Florida Power & Light, an electric utility company with dams on the Saco River, is offering to build a boat launch to the river in Standish.

In a workshop Tuesday, councilors didn’t commit to the FPL project, raising some concerns about traffic, both on Varney Mill Road and the river itself, town liability for swimming and boating there and costs for upkeep in the future.

The Florida-based utility company is offering to build a rugged, low maintenance facility that will then be leased to the town of Standish at no cost. In addition the electricity giant would provide any repairs over $500 per year that were necessary. Ernest DeLucca, FP&L spokesperson noted that Standish could offset any expenses at the facility by charging user fees for boats and/or swimming.

FPL is required as a part of federal relicensing of the Bonny Eagle Hydroelectric Project to provide public access for recreation on facilities owned by the power company. If Standish rejects the offer, FPL would probably seek another site that might be in Hollis or another area town.

The specific land chosen by FP&L has access from Varney Road off River Road. The access road would be close to one-half mile long. The stretch of water is about eight to nine miles long and the launch area is mid-way in the expanse. Bonny Eagle Dam is between four and five miles downstream from the launch site.

DeLucca repeatedly told the council that without the town being actively involved, the utility would not go ahead with the project. He also said that the town could design the facility and it would be up to Standish and the Saco River Corridor Commission to decide what is feasible and acceptable on the river location. Standish would decide what is best for the community.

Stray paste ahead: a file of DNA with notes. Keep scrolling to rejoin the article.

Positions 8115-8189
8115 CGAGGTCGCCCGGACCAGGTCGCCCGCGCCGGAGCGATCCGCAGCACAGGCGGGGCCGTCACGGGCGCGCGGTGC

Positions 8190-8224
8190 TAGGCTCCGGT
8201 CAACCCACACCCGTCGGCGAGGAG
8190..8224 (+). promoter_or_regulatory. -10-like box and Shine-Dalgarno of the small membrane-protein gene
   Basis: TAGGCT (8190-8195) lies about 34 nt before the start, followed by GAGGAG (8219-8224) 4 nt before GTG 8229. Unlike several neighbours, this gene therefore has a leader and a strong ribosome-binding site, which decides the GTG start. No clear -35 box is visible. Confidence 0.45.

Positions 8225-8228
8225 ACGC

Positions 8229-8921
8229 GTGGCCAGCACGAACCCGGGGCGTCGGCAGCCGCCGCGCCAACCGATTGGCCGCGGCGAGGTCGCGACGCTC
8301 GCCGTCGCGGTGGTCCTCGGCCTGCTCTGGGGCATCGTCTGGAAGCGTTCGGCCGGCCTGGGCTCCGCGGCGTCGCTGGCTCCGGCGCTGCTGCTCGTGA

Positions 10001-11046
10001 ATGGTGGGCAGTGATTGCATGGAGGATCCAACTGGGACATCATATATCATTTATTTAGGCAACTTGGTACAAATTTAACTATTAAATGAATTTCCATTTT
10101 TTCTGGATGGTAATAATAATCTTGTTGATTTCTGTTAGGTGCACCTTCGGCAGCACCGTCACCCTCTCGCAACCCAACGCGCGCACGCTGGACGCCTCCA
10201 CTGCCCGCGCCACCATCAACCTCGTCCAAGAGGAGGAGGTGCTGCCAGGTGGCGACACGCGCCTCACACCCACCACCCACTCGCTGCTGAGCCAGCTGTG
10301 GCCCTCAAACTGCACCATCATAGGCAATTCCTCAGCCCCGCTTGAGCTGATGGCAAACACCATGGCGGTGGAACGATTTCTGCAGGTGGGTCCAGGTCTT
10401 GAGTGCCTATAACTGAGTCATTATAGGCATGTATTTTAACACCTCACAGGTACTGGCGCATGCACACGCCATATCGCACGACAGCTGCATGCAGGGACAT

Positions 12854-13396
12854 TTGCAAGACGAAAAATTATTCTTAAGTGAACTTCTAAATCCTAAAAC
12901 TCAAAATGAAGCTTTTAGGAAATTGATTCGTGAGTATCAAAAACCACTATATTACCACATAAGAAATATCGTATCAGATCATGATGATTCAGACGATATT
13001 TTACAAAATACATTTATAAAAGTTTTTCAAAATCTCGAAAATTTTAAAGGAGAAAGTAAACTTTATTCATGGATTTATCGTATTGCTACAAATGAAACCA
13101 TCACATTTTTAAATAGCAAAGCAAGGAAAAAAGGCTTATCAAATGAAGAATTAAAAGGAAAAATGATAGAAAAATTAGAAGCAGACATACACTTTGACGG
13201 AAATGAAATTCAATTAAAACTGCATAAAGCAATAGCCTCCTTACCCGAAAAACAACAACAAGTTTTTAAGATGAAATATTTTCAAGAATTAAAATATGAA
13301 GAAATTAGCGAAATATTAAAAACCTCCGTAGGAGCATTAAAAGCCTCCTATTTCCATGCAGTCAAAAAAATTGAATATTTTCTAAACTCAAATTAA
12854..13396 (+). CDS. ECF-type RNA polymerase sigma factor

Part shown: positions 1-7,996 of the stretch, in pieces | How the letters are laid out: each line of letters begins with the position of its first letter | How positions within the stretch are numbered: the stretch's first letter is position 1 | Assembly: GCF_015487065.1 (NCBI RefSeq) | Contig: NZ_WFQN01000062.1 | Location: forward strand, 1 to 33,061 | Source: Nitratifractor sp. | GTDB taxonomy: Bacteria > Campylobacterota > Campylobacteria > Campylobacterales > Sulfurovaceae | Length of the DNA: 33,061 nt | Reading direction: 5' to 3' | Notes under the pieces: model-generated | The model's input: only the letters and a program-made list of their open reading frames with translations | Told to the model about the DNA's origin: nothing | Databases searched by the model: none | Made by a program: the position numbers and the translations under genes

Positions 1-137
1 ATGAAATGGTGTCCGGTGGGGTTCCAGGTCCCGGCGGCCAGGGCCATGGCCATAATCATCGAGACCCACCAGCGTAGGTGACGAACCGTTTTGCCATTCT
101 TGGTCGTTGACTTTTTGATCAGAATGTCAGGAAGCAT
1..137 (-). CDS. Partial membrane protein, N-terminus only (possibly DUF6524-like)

DeLucca said that an environmental study would be conducted and the results given to the Department of Environmental Protection and the Maine Department of Inland Fisheries. He noted that FP&L would shoulder all the costs associated with the project design and approval.

Several councilors raised questions about the town accepting the offer, but urged Linda Brooks, Standish Recreation Director, to persue the idea and come back to the council with her recommendations.

Brooks said she was excited about the opportunity for additional passive recreation sites in Standish, and felt the town would be remiss if they did not consider the offer.

Among concerns the town wants to consider are the increased traffic on secondary roads around the site, increased river traffic on an already congested river, power boat prohibitions and/or restrictions, costs to the town for security and upkeep and the potential for swimming at the site. Increased liability was also mentioned as a possible reason for the town to turn down the electric utility.

Councilor Larry Simpson asked the council to take a hard look at the number of issues already facing the council.

“Let’s look at where our priorities are. I see this as a low use – high liability,” said Simpson.

A public hearing on the launch idea will be set up for a future council workshop. A site walk of the area will not be feasible until sometime in May

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